On Beverage: From the Martinez to vodka in a glass, the history of the martini stirs interest

On Beverage: From the Martinez to vodka in a glass, the history of the martini stirs interest

One of the most fascinating presentations at last summer’s Tales of the Cocktail event in New Orleans was the one Robert “DrinkBoy” Hess hosted on the history of the martini.

History of the martini? Didn’t someone once simply fill a glass with gin, spritz some vermouth over the top and call it a very fine day? What’s so historic about that?

Were it true, not much. But fortunately for the story, there is significantly more to the development of what is now viewed as the archetypal cocktail, much of which was detailed by Hess. Better still, it’s a colorful history that includes an assortment of associated drinks, some of which are certainly worthy of revival.

One of those cocktails is the Martinez, from which the martini almost surely evolved. In fact several cocktail books of the late 1800s, Hess says, make use of the two names interchangeably.

Where the Martinez came from, on the other hand, is a matter of some conjecture. It may bear a connection with the town of Martinez, Calif., or with some fellow named Martinez, or with a San Francisco—then Yerba Buena—hotel and a bartender, neither named Martinez.

Regardless, the Martinez was a cocktail made with Old Tom gin, which was a sweetened gin, sweet vermouth, maraschino liqueur and orange bitters. We know it was sweet, or Italian, vermouth, Hess says, because virtually any drink recipe written before Prohibition that called for vermouth was referring to the red kind.

The Pre-Prohibition “Dry” Martini

adapted from a recipe provided by Robert Hess

1.5 ounces ginhalf ounce dry vermouthdash orange bitters

Combine all ingredients, stir over ice and strain into a chilled cocktail glass. Garnish with lemon twist.

Astute readers will have noticed a similarity between the Martinez and the Manhattan. Substitute whiskey for the gin and a maraschino cherry for the liqueur—a stretch, I know—mix up your bitters a bit and there you go, the West’s once-famous cocktail becomes that of the East. This relationship is not lost on Hess, who during his talk described the Martinez as the “male” and the Manhattan as the “Black Widow female,” who “mated with the Martinez and killed it.”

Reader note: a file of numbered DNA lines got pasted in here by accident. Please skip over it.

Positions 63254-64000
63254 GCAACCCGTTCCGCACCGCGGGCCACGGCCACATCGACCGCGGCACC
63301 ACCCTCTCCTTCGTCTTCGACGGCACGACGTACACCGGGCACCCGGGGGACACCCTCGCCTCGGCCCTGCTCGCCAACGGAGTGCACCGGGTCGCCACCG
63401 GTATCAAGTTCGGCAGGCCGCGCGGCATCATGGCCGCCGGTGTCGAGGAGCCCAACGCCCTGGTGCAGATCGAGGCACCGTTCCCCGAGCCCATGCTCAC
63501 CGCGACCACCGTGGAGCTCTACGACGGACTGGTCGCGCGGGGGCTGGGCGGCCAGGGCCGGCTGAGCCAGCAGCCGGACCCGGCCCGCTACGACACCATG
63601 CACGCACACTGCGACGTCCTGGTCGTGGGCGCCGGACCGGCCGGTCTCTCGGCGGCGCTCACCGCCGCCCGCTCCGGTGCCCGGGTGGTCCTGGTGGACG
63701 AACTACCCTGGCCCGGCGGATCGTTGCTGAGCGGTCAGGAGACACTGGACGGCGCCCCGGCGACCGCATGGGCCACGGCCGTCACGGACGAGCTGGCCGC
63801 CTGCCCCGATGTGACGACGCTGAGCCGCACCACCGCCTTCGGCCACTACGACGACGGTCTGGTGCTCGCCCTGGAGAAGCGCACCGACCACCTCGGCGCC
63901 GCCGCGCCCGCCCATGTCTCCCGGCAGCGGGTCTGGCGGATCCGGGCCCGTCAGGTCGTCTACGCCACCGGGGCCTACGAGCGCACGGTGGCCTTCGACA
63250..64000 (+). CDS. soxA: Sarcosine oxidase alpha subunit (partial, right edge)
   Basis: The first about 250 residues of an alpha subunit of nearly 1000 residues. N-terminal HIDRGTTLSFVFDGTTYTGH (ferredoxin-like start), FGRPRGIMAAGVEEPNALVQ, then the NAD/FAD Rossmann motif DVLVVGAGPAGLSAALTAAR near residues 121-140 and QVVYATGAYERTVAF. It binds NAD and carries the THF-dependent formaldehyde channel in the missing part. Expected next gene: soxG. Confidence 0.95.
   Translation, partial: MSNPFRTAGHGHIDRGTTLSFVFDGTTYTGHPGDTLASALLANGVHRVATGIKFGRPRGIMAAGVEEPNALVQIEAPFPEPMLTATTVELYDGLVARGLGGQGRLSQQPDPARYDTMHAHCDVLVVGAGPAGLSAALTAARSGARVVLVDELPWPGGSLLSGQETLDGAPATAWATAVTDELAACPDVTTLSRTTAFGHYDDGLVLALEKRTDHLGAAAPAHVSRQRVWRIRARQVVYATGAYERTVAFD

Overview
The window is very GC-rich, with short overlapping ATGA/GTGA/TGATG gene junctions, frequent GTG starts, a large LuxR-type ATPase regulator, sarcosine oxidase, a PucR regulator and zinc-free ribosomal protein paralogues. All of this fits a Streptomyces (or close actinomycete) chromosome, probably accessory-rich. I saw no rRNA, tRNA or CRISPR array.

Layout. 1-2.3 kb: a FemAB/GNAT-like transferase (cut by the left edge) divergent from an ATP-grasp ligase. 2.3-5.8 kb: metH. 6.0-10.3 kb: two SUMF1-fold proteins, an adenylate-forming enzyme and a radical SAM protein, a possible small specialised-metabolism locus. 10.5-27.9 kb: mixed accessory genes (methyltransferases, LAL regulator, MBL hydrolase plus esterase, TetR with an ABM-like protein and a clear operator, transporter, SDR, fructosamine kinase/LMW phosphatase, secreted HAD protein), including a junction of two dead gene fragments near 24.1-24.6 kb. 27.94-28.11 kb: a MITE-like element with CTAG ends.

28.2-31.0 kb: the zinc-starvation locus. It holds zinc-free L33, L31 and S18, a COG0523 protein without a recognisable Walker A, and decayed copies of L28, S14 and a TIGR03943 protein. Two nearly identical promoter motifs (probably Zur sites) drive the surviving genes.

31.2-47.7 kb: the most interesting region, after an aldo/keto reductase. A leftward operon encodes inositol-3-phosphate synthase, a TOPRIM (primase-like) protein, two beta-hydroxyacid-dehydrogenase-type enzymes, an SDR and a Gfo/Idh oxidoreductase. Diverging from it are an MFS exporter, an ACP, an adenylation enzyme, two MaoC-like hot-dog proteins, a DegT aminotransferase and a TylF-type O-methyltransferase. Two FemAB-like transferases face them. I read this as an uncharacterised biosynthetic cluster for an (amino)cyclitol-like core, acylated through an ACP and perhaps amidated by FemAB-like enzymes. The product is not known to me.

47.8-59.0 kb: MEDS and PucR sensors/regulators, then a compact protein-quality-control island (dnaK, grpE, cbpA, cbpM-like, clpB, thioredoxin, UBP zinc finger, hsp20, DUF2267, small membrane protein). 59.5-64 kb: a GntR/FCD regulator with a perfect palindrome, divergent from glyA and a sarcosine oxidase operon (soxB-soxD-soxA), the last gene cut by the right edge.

The spawn of that coupling arose and evolved in the early years of the 20th century, when London-style dry gin and French dry vermouth both appeared on the market and assumed their respective places in the newly defined martini. This was, for a time, known as a “dry martini,” meaning it contained dry rather than sweet vermouth. The recipe that Hess shared for this cocktail called for three parts gin to one part vermouth, hardly “dry” to our modern definition of the term.

The Martinez

adapted from a recipe provided by Robert Hess

1.5 ounces gin1.5 ounces sweet vermouthdash Maraschino liqueurdash orange bitters

Combine all ingredients, stir over ice and strain into a chilled cocktail glass. Garnish with lemon twist.

Post-Prohibition, the martini lost its bitters and, over time, even its gin, the latter thanks to a vodka distiller’s clever marketing campaign. The vermouth became de rigueur dry and dramatically less significant as an ingredient, until a “dry martini” was redefined as one with a minimum of vermouth.

To Hess’ mind, the “shot of cold gin” that many people call a modern dry martini is not a martini at all, and neither is one made with vodka. Of the former, he suggests that a cocktail must contain at least two ingredients in order to qualify as such, and preferably three, which is where the long-forgotten orange bitters come into play. Try it: A light dash really does make all the difference.

On the vodka issue, Hess writes at his website, www.drinkboy.com , such a drink already has a name of its own: the Kangaroo cocktail.

So after all of the above, you might well ask what makes an ideal martini. Simply, good gin and good vermouth in proportions where, as Hess suggests “you can’t tell where the vermouth stops and the gin begins.” Add orange bitters to taste, adjust gin and vermouth to suit, and serve very cold.